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The Elusive Tenth     

       I wrote a list, then heralded the squealing children around the house as my husband joyously found one crumb after another

Iwas young. I was tired. And I was at the end of my rope.

My three little angels, ages six, four, and two, had been home all day, crawling under my feet as I chopped onions and tried to vacuum the last few cabinets. By the time suppertime rolled around, I shoved some macaroons and potato chips in their direction, eager for them to go to bed.

But well-educated children that they were, they wanted to stay up to watch bedikas chometz, performed with the candle-plastic spoon-feather craft their teachers had provided. By eight p.m., I wasn’t sure I’d be able to handle another five minutes of their pajama-clad feet crushing ladyfinger crumbs into my freshly washed floors. Desperately, I called my husband for help.

“Why don’t you do bedikas chometz now?” I asked.

“We do it after Maariv,” he answered.

“Can you just pretend?”

Ever obliging, my husband agreed to light the play candle and pretend to search for chometz with the cracked plastic spoon and green feather in his hand. With fanfare, the children and I hid ten silver-foil covered crumbs in various locations around the house. I wrote a list, then heralded the squealing children around the house as my husband joyously found one crumb after another. Finally, finally, it was quiet.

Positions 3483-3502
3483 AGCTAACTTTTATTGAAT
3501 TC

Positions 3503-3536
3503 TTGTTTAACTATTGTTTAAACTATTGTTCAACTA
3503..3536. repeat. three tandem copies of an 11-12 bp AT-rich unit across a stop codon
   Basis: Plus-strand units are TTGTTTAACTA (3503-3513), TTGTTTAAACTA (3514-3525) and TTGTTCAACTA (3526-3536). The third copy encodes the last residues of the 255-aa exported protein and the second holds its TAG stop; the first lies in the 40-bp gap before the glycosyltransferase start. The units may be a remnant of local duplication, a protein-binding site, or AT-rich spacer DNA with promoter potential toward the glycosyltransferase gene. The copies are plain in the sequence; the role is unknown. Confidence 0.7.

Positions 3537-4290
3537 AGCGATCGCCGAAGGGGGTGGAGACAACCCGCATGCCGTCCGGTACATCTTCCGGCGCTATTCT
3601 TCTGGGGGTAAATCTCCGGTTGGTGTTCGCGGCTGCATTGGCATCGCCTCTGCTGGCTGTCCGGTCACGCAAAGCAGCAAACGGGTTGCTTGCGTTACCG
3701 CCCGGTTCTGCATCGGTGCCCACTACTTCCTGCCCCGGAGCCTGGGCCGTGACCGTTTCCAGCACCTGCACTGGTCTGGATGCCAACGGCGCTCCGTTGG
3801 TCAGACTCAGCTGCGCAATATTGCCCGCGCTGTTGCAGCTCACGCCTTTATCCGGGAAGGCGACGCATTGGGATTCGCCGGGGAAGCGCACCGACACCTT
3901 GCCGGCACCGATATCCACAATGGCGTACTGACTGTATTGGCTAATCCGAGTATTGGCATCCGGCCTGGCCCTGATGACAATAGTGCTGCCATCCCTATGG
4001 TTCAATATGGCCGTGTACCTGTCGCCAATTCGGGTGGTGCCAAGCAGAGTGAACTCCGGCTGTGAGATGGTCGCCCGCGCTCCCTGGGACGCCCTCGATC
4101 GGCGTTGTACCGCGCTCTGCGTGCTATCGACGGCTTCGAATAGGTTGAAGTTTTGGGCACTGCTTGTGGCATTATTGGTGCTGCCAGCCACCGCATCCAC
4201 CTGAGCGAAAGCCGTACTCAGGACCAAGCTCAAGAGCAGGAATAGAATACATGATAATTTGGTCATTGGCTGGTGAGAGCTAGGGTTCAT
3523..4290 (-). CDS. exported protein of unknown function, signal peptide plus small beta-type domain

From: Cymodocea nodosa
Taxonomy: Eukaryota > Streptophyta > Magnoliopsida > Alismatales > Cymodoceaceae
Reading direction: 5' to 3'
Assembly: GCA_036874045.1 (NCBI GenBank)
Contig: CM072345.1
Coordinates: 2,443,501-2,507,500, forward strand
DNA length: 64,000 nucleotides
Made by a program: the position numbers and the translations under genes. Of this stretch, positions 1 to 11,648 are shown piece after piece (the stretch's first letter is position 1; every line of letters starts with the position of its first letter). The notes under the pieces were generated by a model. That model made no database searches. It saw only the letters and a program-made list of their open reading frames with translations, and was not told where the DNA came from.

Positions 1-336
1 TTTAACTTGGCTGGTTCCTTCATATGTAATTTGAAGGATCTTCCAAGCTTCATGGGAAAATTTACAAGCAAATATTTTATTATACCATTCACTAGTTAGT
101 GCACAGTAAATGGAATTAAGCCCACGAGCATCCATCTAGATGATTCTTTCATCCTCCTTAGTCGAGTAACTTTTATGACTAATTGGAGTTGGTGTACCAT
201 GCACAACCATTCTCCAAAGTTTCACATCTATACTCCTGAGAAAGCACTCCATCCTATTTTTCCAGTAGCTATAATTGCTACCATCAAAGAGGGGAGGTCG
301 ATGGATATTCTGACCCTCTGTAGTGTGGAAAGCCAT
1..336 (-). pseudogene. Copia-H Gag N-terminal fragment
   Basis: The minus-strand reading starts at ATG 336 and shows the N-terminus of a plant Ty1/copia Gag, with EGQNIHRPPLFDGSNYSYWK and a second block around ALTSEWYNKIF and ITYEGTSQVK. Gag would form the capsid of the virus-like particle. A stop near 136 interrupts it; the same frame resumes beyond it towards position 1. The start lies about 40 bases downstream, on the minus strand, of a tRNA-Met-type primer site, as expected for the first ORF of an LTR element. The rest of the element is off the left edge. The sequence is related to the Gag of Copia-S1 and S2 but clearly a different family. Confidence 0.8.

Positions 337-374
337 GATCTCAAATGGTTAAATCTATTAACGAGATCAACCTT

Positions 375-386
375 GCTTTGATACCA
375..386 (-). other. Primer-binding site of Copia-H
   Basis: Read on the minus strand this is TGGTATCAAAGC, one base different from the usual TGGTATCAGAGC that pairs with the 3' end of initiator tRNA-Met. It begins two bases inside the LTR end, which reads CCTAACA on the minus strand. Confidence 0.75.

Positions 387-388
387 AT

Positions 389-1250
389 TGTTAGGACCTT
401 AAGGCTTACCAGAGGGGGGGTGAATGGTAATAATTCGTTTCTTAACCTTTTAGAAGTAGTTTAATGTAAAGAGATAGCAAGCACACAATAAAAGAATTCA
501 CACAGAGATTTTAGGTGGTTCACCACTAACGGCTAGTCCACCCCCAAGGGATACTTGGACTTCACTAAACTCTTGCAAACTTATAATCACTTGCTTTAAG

At nine thirty, chicken soup merrily bubbling on the stove, my husband went off to daven Maariv.

I hid the next lot of ten crumbs myself, writing yet another list, albeit in more mature jargon. This time around, my husband recited a proper brachah and walked somberly around the house, swiping silver-foil and plastic-bag double-wrapped crumbs into a bag. I crossed the places off my list, one at a time. Kitchen counter, check. Playroom windowsill, check. Back of the couch, check, coat closet, check, check. Soon, the list was complete, all the places crossed off. Quick recount. One, two, three, four, five, six, seven, eight, nine. Nine. Count again. Nine. Wait. No. No, no, no. Ten on the list, all crossed off, nine in the bag. How was this supposed to work? Nine? Ten? Help!